When someone else’s kids are acting up, do you step in to discipline? Or do you feel it’s stepping on toes to add your two cents? We asked two parents to weigh in on the subject.

NO by Beatrice Ekwa-Ekoko

The African adage “It takes a village to raise a child” is true. But does that village include random people the grocery store who feel free to discipline and correct a child they don’t know?

I had to ask myself this question when, during a bus ride to the mall, we passengers were subjected to a display of terrible behaviour from a five-year-old: He was screaming at his mother, demanding candy and then, upon receiving it, threw it on the floor. When the mom picked it up, her son demanded more and she gave it to him!

I bit my tongue hard. Although I wanted to tell the child off (and the mother for being such a pushover), it was not my place to do so.

Why? I had no idea how the parent will react—she might have been offended, taking my interference as an affront to her child or her parenting skills, or she might have freaked out on me, not unlike her kid had moments below. As well, the child needed help and support— my correcting him won’t give him the skills he needs to deal with his frustration.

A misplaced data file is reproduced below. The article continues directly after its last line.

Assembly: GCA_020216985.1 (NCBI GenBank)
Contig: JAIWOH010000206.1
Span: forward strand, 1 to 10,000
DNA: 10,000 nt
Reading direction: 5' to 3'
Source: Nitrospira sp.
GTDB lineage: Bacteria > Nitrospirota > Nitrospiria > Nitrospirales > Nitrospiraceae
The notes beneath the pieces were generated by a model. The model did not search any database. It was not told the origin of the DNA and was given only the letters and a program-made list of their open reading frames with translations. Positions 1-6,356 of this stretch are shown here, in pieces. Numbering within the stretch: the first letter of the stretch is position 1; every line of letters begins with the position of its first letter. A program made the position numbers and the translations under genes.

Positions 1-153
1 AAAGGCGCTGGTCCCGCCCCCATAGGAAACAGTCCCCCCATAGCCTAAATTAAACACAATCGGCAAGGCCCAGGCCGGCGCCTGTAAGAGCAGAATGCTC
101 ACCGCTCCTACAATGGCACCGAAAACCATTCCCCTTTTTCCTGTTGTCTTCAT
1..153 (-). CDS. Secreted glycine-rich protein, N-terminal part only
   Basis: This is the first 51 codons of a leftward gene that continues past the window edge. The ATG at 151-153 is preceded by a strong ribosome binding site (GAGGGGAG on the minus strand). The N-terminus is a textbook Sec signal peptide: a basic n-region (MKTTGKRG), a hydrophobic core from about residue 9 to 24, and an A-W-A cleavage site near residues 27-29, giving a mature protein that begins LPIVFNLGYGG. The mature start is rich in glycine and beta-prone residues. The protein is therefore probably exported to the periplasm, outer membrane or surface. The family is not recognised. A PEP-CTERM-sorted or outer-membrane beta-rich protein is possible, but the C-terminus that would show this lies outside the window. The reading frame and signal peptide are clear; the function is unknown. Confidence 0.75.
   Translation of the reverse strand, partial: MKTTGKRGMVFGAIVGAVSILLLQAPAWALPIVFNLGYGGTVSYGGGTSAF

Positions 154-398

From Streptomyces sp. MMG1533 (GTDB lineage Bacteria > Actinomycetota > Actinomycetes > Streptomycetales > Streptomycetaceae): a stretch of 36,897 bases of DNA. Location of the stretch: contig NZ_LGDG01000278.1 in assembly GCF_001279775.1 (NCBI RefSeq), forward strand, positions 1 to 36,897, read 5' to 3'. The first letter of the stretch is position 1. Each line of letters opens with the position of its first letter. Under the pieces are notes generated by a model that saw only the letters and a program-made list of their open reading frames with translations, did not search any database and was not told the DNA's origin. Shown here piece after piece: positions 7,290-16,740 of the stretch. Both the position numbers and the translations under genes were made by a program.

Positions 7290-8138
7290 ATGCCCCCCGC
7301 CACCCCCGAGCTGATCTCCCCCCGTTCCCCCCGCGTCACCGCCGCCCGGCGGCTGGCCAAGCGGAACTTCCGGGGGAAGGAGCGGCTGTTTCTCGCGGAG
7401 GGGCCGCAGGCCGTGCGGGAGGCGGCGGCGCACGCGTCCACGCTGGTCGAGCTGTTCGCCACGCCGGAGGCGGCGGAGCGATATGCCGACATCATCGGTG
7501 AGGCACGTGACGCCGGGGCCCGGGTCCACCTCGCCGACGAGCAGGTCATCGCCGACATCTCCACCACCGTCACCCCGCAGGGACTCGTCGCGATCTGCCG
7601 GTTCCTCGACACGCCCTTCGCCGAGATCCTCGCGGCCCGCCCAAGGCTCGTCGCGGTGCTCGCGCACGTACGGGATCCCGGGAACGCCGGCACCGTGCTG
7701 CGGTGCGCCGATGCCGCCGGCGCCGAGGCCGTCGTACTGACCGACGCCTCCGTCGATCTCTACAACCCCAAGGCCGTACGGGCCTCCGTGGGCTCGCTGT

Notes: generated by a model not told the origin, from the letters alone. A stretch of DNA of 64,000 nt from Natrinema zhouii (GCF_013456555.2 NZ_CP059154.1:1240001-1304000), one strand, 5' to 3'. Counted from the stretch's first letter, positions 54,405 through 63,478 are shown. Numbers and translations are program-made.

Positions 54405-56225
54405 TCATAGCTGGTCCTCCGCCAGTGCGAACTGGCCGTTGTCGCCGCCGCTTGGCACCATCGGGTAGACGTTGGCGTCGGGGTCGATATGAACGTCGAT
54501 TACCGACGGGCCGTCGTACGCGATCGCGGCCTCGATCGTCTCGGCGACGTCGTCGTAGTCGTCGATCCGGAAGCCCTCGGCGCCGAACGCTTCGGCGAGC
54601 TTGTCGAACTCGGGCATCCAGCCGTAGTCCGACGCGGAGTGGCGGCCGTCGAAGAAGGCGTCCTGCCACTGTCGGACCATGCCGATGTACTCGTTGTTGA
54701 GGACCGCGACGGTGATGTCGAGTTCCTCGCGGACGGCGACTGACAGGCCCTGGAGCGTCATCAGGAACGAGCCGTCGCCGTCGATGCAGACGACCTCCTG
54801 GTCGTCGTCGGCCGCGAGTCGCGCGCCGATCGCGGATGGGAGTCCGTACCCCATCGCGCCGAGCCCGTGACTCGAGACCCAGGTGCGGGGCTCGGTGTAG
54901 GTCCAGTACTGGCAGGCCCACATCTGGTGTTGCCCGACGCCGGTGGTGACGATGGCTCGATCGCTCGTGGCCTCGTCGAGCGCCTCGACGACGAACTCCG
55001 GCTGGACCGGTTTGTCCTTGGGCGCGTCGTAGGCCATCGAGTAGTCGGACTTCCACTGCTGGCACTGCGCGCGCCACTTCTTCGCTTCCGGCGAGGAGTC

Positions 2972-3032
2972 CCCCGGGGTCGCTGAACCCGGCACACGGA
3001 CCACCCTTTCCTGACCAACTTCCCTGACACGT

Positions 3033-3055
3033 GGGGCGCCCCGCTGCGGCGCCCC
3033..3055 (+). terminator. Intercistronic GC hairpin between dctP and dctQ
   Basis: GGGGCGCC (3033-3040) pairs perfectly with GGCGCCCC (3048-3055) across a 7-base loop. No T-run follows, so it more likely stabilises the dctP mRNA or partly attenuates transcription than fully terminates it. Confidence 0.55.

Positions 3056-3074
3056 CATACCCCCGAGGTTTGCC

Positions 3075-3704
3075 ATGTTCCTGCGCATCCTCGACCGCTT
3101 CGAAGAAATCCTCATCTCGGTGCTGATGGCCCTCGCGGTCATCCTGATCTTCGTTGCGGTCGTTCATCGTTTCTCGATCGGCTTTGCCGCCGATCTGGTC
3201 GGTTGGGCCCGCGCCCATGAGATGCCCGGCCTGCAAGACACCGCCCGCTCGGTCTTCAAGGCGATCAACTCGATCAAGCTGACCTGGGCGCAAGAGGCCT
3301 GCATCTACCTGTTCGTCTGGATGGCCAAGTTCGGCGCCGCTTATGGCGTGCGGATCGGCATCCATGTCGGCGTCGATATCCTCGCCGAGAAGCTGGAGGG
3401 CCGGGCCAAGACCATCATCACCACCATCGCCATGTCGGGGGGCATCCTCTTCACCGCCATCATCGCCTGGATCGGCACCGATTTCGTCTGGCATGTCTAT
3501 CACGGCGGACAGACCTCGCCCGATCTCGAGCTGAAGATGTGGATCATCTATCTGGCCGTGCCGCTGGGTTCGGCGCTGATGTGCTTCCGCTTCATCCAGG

Unless a child is actively harming themselves or someone else, a parent is the one responsible for correcting the behaviour.

I will, however, correct a child if the child’s parent is not around. I will try connecting emotionally with the child, then firmly make it clear that their actions are not acceptable.

YES by Lisa Bendall

If your child was throwing sand or grabbing toys, you wouldn’t hesitate to stop her. Disciplining someone else’s kid, however, is tricky territory. It takes judgment and tact. But I’m certainly prepared to help other people’s kids control their own behaviour, particularly if they might otherwise cause harm or damage property. While I’d hope for the parents to deal with the situation, they’re not always present—or inclined—to step in.

It’s not about harsh punishment, or even scolding, necessarily. Often, kids just need a distraction in order to stop stomping on the flowerbeds. Alternatively, I might explain the consequences: “My daughter won’t want to play with you if she’s getting sand in her eyes.” Or I could take the focus off the behaviour: “I’m going to put this vase away for now because it’s breakable,” or, “In this house, we use the couch for sitting only.”

Being non-confrontational means I’m not in an unpleasant showdown with someone else’s kid. It also avoids putting the other parent on the defensive. As we all know, it can feel like an indictment when someone else corrects our child. When another adult told my daughter where she should have placed her cutlery after finishing her meal, I felt the knife-sharp accusation of shoddy parental table-manner tutelage cutting through me.

If the child’s behaviour is merely obnoxious but not harmful, I’m inclined to let it go. It’s none of my business if your kid doesn’t say please, or screams “Fat bum! Fat bum!” in an endless loop. But if their misbehaviour can have an impact on others, it’s better to preempt any problems.

Originally published in ParentsCanada magazine, Nov/Dec 2016.